FOR IMMEDIATE RELEASE
Spokane, WA – June 30, 2010
The Spokane Chiefs have named Don Nachbaur, ninth on the WHL’s all-time coaching win list, as the organization’s 11th head coach in franchise history. Nachbaur has won 431 games in 12 seasons, six each in Seattle and Tri-City, as a head coach in the WHL and is a two-time winner of the Dunc McCallum Memorial Trophy for the WHL’s Coach of the Year (1995-Seattle, 2008-Tri-City).
The contract between Nachbaur and the Chiefs is a five-year agreement.
“I always appreciated the fact that Spokane was a strong, well run franchise,” Nachbaur said.
“When coaching against Spokane I thought they were always one of the toughest teams to play. The word professional comes to mind. It is a great building, Spokane has good teams and you always want to be a part of something like that.”
“We are thrilled to have a coach of Don’s credentials head up our staff. He is a very experienced and accomplished head coach who works extremely hard. He gets the most out of his players and his teams are committed and dedicated to their gameplan,” Chiefs General Manager Tim Speltz said.
Nachbaur’s first season as a head coach, 1994-95, resulted in a 42 win campaign and his first coach of the year honor with the Seattle Thunderbirds. In 1996-97 the Thunderbirds won 41 games and the Western Conference Championship. They advanced to the WHL Finals for the only time in franchise history.
Following a two year stint as an assistant coach with the Philadelphia Phantoms of the American Hockey League, Nachbaur returned to the WHL with the Tri-City Americans as their head coach in 2003-04. In six full seasons there he recorded a 235-155-25-17 (W-L-SL-OTL) record including consecutive seasons of 47, 52 and 49 wins in his last three years.
The Americans’ 108 point campaign in 2007-08 set a franchise record for wins (52) and points and resulted in the Scotty Munro Trophy for most points in the WHL. Nachbaur also won his second WHL Coach of the Year trophy. In the post-season, he guided the Americans to the Western Conference Finals, eventually losing a seven game series that featured five overtime games, including three that went into double overtime, to the eventual Memorial Cup Champion Chiefs.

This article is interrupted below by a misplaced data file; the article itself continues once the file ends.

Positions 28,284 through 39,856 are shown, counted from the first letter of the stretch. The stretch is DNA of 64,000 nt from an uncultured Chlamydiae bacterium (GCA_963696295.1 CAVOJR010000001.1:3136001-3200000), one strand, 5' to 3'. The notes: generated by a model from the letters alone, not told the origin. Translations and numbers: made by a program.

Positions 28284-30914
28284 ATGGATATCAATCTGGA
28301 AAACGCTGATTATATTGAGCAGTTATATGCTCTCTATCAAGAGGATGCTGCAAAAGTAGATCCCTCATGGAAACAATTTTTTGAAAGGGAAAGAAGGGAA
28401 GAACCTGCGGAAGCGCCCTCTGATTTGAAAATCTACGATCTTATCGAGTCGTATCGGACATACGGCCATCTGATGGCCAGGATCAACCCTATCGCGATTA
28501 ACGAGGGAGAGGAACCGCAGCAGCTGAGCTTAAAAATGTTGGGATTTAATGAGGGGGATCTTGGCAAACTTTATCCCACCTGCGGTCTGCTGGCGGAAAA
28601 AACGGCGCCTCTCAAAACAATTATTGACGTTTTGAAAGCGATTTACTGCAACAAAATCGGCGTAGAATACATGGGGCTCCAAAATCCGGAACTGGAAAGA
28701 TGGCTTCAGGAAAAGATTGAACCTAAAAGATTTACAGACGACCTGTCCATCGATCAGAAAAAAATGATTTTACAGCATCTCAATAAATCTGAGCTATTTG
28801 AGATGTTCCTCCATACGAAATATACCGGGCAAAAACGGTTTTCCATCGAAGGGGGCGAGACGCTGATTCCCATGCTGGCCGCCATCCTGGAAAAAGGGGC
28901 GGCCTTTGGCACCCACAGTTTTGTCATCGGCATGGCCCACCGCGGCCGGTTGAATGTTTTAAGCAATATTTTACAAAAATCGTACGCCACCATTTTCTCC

“The thing I remember most was how both teams went into each other’s building and won,” Nachbaur said
“It was a close, close series and there are a lot of memories from it. There was good jockeying going on between the coaches with the systems but at the end of the day neither team wanted to lose. It is a credit to both teams and the culture they had in the locker room.
“It goes hand in hand with every team’s rival. We didn’t like losing to them and they didn’t like losing to us and you have to respect that,” Nachbaur said.
Nachbaur helped the Americans win their first two U.S. Division regular season titles in 2007-08 and 2008-09. His WHL teams have qualified for the playoffs each season and he stands as one of 11 coaches in WHL history with over 400 career wins.
The Kitimat, British Columbia native left the Americans organization last July to accept the head coaching position with the Binghamton Senators, the American Hockey League affiliate of the Ottawa Senators. Two weeks ago, Nachbaur resigned from that post.
“I know the WHL and how well it is run,” Nachbaur said. “I have a grasp on what it takes to win in the league. Hockey in North America is very competitive and the WHL doesn’t take a back seat to anybody.”
As a player, Nachbaur spent one season in the BCJHL in 1976-77 with the Merritt Centennials, posting 22 goals and 27 assists in 54 games. He also played two seasons in the WHL, both with the Billings Bighorns, and scored 67 goals and 146 points in 137 games from 1977-79. He still shares the WHL record with five goals in one playoff game helping lead Billings to a 7-4 win over New Westminster in 1978.
The Hartford Whalers selected him in the third round, 60th overall, in the 1979 NHL Entry Draft. The first of his 15 year professional career began the following season in the American Hockey League with Springfield. Nachbaur’s career included 223 games in the NHL with Hartford, Edmonton and Philadelphia. He also played 469 games in the AHL, recording 174 goals, 361 points and 1,452 penalty minutes. He retired in 1993-94 after four seasons in Austria.
Nachbaur and his family, wife Kim, 18-year-old daughter Sydney and 14-year-old son Daniel, will make Spokane their home.
(Back row, left to right) Paul Barnes, Nick Vischschraper, Beth Nadeau, Frank Etchart, Tom Reynolds, Brian Barrett and Tod Dean. (Front row, left to right) Brian Wiebe, Maddison Canuel, Jerry Canuel, Andrea Barnes, Cathy Frizzell and Luke Pierce. Missing are Assistant Coach Chad DeLeeuw and Director Betty Doberstein.